20th A third look at the Viewpoint yesterday seemed to suggest the spoonbill had moved on, but with a power cut at home this morning, we decided to look again and make the most of the sunny weather, as the house was cold. No spoonbill, but a very distant sighting of another new Crete bird for us – a ruddy shelduck. These birds are often escapes from parks or collections, but I doubt whether they are held “captive” on Crete, so we think this is a wild bird. Very pretty it is too.


(ruddy shelduck)

What a coincidence then, when we drove to Chania for some afternoon shopping, that we called in at Moronis Reserve, and found three common shelduck! Now we have had three new birds in two days, and no longer a lean month. A good selection of birds to be had at Moronis, including cormorant, great egret, little egret, greenshank, redshank, common sandpiper, little-ringed plover, black-headed gulls, Sandwich tern and kingfisher. But the icing on the cake were the shelducks, which are rare here.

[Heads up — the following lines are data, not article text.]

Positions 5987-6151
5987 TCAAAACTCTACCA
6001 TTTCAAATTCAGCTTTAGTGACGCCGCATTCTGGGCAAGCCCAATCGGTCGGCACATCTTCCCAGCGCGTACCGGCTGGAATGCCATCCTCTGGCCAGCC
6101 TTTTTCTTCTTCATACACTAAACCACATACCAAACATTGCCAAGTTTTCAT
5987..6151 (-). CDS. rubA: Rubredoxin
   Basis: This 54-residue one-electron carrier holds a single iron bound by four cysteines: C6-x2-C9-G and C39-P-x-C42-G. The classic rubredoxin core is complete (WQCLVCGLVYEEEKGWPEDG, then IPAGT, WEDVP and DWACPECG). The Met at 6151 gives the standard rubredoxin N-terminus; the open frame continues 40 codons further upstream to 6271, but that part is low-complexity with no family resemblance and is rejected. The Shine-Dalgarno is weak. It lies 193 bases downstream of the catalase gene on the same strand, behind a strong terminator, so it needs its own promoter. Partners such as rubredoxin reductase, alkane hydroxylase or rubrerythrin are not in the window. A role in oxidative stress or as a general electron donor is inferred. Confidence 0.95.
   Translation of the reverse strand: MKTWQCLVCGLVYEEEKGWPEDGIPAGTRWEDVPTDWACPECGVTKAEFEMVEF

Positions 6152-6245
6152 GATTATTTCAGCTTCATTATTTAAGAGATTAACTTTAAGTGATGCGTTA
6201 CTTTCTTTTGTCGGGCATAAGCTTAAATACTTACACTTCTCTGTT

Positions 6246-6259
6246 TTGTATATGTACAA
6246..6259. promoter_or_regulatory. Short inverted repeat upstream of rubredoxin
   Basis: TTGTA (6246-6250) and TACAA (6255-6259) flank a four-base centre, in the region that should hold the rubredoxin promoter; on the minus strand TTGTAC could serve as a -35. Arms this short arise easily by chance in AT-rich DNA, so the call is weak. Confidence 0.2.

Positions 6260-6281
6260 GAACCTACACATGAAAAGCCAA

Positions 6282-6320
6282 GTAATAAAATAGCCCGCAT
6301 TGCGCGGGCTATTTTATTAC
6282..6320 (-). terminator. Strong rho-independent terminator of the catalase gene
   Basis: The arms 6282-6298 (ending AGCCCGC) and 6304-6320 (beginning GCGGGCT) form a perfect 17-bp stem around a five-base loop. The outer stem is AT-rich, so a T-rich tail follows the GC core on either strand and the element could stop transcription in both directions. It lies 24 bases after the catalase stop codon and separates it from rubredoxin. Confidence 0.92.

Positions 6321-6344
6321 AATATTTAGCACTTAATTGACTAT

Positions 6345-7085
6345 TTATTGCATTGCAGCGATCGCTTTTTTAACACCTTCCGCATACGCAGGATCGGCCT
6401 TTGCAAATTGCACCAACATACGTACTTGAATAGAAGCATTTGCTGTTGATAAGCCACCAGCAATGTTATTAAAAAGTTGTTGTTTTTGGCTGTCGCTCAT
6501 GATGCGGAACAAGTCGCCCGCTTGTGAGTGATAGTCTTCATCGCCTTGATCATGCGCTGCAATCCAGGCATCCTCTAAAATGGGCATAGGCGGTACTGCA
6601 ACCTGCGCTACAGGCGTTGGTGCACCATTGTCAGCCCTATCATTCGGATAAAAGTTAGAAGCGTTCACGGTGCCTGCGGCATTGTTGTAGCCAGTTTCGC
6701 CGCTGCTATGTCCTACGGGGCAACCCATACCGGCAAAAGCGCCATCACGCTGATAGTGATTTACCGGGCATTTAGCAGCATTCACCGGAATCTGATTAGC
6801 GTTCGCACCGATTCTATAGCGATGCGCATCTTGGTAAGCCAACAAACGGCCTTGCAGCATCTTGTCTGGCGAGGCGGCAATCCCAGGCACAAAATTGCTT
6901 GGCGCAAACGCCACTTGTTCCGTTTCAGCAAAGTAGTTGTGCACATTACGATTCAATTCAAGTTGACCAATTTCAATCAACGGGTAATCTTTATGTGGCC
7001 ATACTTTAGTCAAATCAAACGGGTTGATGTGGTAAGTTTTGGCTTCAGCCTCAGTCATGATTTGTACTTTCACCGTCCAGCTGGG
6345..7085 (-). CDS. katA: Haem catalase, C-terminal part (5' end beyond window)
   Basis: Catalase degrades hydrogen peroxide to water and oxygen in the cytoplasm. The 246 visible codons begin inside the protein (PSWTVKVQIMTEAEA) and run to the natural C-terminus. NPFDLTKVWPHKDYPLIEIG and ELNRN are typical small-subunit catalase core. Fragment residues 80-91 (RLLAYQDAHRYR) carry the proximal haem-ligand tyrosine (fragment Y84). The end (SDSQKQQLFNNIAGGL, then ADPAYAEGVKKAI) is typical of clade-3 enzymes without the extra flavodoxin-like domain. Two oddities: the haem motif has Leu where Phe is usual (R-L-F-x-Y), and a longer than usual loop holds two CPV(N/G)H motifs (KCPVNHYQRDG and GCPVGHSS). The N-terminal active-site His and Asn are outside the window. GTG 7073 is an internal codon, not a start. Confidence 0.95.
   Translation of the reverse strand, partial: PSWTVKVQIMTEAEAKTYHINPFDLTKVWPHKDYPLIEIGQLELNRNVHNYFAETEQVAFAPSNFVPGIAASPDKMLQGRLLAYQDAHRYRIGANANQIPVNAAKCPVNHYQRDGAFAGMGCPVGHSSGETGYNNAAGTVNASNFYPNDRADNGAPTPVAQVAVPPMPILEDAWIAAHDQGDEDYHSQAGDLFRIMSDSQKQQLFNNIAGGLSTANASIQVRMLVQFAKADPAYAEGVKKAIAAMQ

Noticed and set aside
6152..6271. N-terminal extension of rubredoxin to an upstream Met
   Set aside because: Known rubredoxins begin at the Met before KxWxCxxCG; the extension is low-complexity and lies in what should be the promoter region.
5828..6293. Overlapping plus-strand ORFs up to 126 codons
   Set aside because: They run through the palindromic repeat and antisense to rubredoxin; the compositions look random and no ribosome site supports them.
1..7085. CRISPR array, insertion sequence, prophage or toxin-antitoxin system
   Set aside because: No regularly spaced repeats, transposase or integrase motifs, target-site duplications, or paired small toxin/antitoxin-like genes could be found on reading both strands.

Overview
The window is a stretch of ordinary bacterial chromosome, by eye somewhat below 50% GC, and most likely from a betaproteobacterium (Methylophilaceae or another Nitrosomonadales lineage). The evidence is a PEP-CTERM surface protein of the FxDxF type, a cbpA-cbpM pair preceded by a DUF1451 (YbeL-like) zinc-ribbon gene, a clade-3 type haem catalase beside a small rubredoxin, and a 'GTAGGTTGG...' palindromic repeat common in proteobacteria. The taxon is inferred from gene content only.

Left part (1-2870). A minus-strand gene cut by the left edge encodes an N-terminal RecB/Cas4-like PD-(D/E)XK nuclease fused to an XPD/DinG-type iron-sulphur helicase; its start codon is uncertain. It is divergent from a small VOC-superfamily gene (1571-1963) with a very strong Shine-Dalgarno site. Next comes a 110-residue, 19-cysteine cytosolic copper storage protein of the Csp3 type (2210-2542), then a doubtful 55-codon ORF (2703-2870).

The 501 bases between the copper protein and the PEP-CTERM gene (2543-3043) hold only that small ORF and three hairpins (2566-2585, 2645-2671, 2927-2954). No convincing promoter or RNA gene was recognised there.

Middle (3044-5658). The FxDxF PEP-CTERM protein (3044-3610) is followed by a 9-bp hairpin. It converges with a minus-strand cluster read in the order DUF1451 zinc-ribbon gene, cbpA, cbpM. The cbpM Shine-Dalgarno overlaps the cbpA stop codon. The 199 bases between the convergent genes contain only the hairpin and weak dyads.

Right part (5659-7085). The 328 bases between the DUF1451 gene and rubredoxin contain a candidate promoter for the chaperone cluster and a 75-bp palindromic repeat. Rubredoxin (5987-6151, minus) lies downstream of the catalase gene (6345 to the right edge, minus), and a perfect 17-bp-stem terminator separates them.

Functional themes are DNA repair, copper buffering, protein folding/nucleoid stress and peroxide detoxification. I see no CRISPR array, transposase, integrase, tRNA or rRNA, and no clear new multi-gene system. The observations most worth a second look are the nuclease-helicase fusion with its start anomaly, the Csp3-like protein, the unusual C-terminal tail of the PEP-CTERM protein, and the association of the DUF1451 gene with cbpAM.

(black-headed gulls)


21st. I returned to the Viewpoint this morning and was able to get further images of the ruddy shelduck, which flew off as I was photographing it, and a better image of the spoonbill, which hadn’t moved on after all.


(ruddy shelduck in flight)




22nd. Our grandson, Alex, missed out on the recent new sightings being at school etc, and wanted to have a trip out today to see if he could add to “his” list. I took him to Agia, where we were able to add lapwing for him. There was a flock of eleven flying around the lake, which is the largest flock I have seen on Crete. Also seen were pochard, mallard, wigeon, gadwall, pintail, ferruginous duck and tufted duck.


(lapwings over Agia)


(lapwings over Agia)


Next stop was Moronis Reserve, which was not as productive as my recent visit with Margaret. Alex added black-headed gull to his list. Finally, we stopped off at the Viewpoint at Georgioupoli and he was able to see the spoonbill. (We learned later from Nikos, that the ruddy shelduck had been at the Viewpoint early this morning – so it returned – but flew away shortly after his arrival). Nikos was also able to tell us that this is only the second record of this bird on Crete, and had been spotted earlier at two locations near Heraklion, before my sighting in Georgioupoli.

23rd. Keeping an eye on the recent new sightings – spoonbill still present on day 6 and ruddy shelduck back again for day 4, though absent again in the afternoon. At Kalivaki beach an unexpected sighting of a single shag. This my first sighting of this species on my local patch. It was initially standing on the rocky outcrop behind St Nicholas chapel at the end of the breakwater. Later, I returned with Alex, and it was swimming across the bay.